We have in our home the dining table that my grandparents bought when they were married. It is a beautiful table and I love having it, not only because it is a nice piece of furniture but because my grandparents used this table, my dad and his brother grew up eating meals at this table. As a child visiting my grandparents home I sat at the table with the other grandchildren and family for Christmas dinner. It has been part of home for 75 years.

Home is where I spend the large majority of my time. I am a home maker, a home schooler, a stay at home mum. I work at home, teach at home, play at home, keep the home and cherish this home. I am reminded though, that unless the Lord builds the house those that build it labour in vain. This home is both the Lord’s gracious gift to me and His task for me.

Listening and remembering

Music can take you places.
I’m not sure why, but I am having an Aus rock week. Every song I play reminds me of somewhere or some time or someone. The other night I was listening to “Fathers’ Day” by Weddings Parties Anything which makes me think of my cousins, who were big fans. Before that I had some Australian Crawl and then various Cold Chisel songs playing: Saturday Night, Flame trees, Bow River, it was odd to hear them all again. That led me on to Midnight Oil which reminded me of concerts at the Sydney Entertainment Centre with my brother and his uni friends.

Last night it was Hunters and Collectors and Crowded House.

Tonight it is Paul Kelly and songs about places I know.

I know I’m showing my age with that list but that’s fine. We did receive this and this for Christmas so I’m not living in the past all the time.


As promised B6 and I made an Australian food mentioned in Possum Magic. Lamingtons are blocks of butter cake or sponge cake dipped in chocolate icing and rolled in coconut. The cake is less likely to crumble if made a day ahead so I did that the night before. Making Lamingtons can be a fairly messy activity. I left B6 whisking the chocolate icing at one stage and came back to find it splattered on the wall. This just reminded me of the Lamington drives I participated in as a teen.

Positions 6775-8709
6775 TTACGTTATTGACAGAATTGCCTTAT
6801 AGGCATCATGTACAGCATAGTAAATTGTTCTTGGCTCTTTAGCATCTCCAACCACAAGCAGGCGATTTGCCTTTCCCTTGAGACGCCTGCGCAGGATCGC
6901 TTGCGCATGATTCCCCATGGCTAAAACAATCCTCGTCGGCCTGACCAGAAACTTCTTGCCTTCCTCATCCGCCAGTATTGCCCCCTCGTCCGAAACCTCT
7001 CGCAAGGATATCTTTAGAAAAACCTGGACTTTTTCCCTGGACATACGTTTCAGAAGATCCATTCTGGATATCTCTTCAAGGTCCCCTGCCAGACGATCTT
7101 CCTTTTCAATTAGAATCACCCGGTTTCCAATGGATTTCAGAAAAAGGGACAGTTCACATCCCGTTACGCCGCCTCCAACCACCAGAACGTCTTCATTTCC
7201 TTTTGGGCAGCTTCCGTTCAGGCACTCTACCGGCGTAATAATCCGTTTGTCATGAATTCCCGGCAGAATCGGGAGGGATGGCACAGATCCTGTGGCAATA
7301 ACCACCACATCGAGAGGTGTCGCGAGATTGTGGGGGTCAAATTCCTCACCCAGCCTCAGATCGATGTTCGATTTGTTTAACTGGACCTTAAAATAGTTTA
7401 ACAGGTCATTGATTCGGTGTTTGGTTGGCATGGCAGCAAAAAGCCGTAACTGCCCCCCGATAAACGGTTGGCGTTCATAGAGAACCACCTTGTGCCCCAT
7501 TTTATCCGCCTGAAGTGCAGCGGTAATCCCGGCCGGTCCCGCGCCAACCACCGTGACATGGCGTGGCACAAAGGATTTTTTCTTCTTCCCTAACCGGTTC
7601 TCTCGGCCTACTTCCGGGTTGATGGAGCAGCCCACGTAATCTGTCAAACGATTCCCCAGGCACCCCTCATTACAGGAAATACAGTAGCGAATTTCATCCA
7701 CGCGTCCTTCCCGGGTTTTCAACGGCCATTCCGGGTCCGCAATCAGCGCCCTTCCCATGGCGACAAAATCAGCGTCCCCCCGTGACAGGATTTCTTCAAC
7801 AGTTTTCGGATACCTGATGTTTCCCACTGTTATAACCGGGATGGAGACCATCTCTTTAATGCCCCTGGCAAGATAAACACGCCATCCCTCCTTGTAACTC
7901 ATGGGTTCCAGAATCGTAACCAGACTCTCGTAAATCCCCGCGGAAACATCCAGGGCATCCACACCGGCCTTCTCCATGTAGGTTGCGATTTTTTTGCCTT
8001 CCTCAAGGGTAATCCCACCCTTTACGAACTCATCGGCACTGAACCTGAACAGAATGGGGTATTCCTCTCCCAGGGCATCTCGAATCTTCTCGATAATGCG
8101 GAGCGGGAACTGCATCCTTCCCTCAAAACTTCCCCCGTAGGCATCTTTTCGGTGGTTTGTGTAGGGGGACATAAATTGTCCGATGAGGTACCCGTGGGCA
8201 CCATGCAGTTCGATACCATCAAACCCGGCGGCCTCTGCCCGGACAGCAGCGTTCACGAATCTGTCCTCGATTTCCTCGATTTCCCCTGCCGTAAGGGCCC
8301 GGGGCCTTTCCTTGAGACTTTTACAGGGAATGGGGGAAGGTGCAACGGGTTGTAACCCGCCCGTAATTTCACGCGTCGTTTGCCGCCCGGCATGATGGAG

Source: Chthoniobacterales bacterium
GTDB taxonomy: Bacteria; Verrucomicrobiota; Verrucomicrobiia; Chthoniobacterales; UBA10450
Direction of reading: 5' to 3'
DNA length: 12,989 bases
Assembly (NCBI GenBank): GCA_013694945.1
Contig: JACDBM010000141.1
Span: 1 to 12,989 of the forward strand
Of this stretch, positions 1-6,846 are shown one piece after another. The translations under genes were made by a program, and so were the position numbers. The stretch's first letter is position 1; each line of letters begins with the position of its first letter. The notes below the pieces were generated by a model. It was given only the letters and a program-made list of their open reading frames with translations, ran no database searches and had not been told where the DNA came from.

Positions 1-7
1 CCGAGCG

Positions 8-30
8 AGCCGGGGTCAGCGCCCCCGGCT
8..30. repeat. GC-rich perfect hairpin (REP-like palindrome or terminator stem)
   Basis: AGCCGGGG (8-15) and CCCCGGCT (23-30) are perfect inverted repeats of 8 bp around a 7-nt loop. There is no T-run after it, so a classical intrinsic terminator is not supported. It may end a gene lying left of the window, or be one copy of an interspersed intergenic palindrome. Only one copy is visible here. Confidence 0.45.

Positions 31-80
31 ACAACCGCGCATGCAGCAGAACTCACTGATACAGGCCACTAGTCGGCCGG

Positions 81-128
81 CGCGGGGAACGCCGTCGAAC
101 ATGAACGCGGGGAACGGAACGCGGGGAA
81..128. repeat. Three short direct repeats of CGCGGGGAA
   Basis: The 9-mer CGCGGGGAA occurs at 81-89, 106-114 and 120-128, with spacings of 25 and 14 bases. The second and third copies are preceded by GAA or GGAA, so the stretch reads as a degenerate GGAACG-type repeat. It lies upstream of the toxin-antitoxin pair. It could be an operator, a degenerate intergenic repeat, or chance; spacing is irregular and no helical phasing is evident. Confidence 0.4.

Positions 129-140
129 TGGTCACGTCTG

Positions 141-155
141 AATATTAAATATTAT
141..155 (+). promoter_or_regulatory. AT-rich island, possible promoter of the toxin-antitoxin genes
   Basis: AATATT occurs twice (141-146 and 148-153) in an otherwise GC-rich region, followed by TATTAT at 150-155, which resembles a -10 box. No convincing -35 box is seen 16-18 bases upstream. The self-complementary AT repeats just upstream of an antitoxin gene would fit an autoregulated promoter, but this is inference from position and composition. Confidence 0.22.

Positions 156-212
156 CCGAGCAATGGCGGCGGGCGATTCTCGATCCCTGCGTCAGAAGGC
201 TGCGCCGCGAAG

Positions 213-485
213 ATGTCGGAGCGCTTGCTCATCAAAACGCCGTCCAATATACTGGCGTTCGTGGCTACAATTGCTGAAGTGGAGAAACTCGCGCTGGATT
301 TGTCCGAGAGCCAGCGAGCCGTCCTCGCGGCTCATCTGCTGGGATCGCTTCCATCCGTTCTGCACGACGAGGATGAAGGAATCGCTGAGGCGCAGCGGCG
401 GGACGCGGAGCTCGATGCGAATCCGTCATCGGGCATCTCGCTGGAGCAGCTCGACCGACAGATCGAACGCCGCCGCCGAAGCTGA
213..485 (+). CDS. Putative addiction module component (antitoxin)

Our youth group did Lamington drives as fundraisers. We would collect orders for boxes of a dozen lamingtons and then gather on a Saturday to spend the day making them. The cake part was purchased from a bakery or supplier, then we mixed up the icing and rolled hundreds of squares of cake in icing, then in coconut. You can imagine what our church hall looked like at the end.

We have shared our lamingtons with a few friends and their responses were enthusiastic. If you would like to make them here is the recipe we followed:


img_2462crop.jpg 125g (4oz) butter
¾ cup castor sugar
1 teaspoon vanilla
2 eggs
2 cups self-raising flour
pinch salt
½ cup milk

Cream butter, sugar and vanilla together until light and fluffy. Add eggs one at a time, beat well. Fold in sifted dry ingredients alternately with the milk. Spoon into a greased and greased paper lined 18cmx28cm lamington tin (squares tin). Bake in moderate oven 30 to 40 minutes. Allow to stand in the tin for a few minutes before turning out on to cake cooler. It is best to make the cake the day before you want to cut and ice the lamingtons, as fresh cake will usually crumble. Cut the cake into squares about 4x5cm. Dip in chocolate icing, then toss in coconut. Place on grease proof paper while icing sets.

Chocolate icing for lamingtons: Sift 500g icing sugar and 1/3 cup cocoa into a bowl. Add 2 teaspoons melted butter to ½ cup warmed milk. Add sufficient milk mixture to icing sugar mixture to make a smooth consistency; beat well.